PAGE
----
jbird, thanks for your comments. If we discuss things objectively and don't go into judgmental, name-calling rants, there is no reason why this would have to go to the grease pit.

                    I appreciate your words. I chose the example of my mother because it is so clear to see how things have changed, and that particular change would be accepted by most in today's churches. Proof that change is possible and that things formerly considered sinful have lost that label.

                    I, too, dislike it when people are evaluated and their basic humanity is denied. I may not like some things that people do, but I try to separate the person from their actions. That has not always been easy, but I continue to strive toward that.

                    Our responses will hopefully help the OP to understand that not all churches are the same, nor are all Christians, so there is no blanket answer to his question. It will depend so much on the individual denomination, congregation and contact people.

                  • jbird604
                    jbird604 commented
                    Editing a comment
                    Thank you for the comment, regeron. I do tend to get "triggered" now and then, but I trust that airing feelings like this can be helpful to someone. And yes, the OP will benefit from knowing that not all churches are alike. In my own personal case, I did make some judgements, and decided that for me at least, a particular type of church was not my cup of tea. But others may have a different opinion, and that is still allowed in this great free country of ours!

                • #10
                  In my experience as a church organist, I have found the larger the congregation the less important was the personal beliefs of the organist. It was the musical skills/talent that mattered. In one very small church, a sincere young Christian teenager was denied playing for the praise service, because his guitar looked too much like that of a rock star: which was considered a sin.
                  Lloyd

                  Happily retired organist/pianist from the Church of the Brethren...Allen ADC-4300-DK.
                  Home...Wurlitzer (ES) Orgatron Series 20 Serial #11608 (retrofitted with MIDI and VPO-Hauptwerk) with Leslie 44W (shorty).
                  Hammond BC Serial #5070 with Leslie 31A (tallboy) tone cabinet
                  A.L. Swan antique pump organ (C.1852) Cherry Valley NY
                  Member of the Lutheran Church (LCMS): traditional worship. Cleveland Clinic Spiritual Care volunteer with the chaplain's office.

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                  • #11
                    Originally posted by m&m's View Post
                    Depends on whether the church is actually Christian or not. A good many churches are "Christian" in name only, as they do not follow God's word, but yield to the culture, approving homosexuality, abortion, etc.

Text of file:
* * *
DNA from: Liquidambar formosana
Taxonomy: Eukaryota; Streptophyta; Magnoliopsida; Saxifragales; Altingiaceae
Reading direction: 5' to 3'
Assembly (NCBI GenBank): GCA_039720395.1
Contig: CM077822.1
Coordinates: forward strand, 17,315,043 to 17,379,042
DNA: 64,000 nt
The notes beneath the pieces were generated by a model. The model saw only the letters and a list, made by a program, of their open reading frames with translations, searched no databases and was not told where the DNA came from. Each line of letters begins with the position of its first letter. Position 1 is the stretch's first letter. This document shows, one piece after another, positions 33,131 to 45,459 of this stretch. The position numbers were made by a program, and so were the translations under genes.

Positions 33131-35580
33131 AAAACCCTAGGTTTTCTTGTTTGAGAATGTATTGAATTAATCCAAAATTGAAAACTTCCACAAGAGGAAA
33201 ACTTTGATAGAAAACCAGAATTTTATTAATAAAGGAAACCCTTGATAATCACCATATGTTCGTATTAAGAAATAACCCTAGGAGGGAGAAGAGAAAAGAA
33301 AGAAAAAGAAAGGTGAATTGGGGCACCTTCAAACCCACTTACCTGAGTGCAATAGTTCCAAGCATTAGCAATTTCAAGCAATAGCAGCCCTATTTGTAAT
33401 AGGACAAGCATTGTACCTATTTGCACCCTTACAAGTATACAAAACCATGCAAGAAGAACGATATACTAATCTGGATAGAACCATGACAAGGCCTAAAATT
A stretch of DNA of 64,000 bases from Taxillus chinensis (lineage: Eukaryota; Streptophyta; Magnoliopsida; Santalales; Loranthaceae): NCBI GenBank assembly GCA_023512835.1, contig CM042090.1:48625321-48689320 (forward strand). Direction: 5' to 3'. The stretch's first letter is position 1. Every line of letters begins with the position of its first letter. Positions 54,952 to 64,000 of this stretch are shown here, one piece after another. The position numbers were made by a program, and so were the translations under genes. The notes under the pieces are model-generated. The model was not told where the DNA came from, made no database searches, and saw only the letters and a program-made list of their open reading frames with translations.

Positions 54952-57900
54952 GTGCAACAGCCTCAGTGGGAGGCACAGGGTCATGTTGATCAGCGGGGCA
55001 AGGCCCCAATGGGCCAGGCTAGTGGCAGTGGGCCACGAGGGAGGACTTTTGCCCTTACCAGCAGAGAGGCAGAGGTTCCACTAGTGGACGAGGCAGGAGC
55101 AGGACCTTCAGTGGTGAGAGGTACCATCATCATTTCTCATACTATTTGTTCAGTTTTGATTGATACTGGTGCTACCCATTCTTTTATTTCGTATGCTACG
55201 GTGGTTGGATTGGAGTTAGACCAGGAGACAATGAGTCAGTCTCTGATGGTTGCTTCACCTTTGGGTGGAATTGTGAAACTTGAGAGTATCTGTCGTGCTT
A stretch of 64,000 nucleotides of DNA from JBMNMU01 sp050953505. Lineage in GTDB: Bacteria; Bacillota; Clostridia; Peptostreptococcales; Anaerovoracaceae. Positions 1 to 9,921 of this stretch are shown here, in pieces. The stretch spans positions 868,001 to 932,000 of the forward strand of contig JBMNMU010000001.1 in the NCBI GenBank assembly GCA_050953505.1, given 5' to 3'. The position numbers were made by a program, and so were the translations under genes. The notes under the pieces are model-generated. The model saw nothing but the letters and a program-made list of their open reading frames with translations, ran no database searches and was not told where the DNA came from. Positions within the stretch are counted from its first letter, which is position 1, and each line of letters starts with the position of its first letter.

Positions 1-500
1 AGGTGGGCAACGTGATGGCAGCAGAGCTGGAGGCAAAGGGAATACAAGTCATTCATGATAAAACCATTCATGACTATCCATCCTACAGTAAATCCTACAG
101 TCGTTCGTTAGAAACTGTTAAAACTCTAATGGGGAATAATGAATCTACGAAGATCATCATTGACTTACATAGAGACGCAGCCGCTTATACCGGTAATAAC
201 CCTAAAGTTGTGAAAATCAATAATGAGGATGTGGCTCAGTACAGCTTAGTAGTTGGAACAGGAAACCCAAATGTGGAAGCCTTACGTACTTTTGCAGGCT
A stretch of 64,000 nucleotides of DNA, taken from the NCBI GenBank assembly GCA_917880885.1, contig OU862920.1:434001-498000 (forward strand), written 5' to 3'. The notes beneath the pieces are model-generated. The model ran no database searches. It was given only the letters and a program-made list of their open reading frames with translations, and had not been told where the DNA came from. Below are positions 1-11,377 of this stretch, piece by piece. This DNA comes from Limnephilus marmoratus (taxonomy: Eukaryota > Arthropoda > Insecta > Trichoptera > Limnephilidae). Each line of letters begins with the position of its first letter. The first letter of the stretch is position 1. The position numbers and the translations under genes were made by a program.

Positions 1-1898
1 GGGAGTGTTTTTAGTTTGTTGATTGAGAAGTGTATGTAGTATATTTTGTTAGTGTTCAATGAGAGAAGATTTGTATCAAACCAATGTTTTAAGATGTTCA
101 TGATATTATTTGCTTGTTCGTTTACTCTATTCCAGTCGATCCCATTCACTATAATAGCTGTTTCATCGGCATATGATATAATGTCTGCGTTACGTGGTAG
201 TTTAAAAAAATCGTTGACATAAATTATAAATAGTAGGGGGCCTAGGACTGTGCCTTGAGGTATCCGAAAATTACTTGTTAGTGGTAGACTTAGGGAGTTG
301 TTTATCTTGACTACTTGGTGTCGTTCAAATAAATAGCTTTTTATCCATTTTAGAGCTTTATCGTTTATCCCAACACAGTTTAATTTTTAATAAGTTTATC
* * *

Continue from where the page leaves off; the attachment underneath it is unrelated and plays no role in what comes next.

That is my beloved denomination you are denigrating so casually, among many others. I was baptized with water in the name of the Trinity. You do not have any authority to say who is and is not a Christian. Leave it to the Almighty.
                    Home Organ: VPO Home-Brewed from a former Klann pipe organ console

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                    • #12
                      I have been a lifelong Lutheran (ALC, LCA, ELCA) but have held positions in other denominations including Roman Catholic, Latter Day Saints, Seventh Day Adventists, Jewish, etc. Each of those churches never questioned my allegiance to whatever spiritual influence guided them along their way ... and I never questioned theirs, even though I didn't agree with some of their doctrines.

                      The important thing here, imho, is the playing level, skill, and education of said musician. Yes, I know several atheists who are organists in Christian churches ... and they all get along just fine. There is one church locally who demands full allegiance to the lead pastor, no matter what, and they must be baptized members of THAT denomination or they are not allowed to even substitute. That full allegiance also means that the church employee has absolutely no say in the planning of worship services ... I would never be part of that kind of institution, but, there are people who would, and that's okay by me.

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                      • myorgan
                        myorgan commented
                        Editing a comment
                        Originally posted by Piperdane
                        There is one church locally who demands full allegiance to the lead pastor, no matter what, and they must be baptized members of THAT denomination or they are not allowed to even substitute.
                        That sounds like the church I grew up in. It took me approximately 6 months to get permission from the Worship Committee to play the organ. I ended up playing for the church for the next 2 years!

                        Now, that particular denomination has become much more liberal in their theology, so I don't think they'd be as choosy now–especially after their last music director married a deacon who divorced his wife to marry her. I don't know if the church has recovered or not.

                        Michael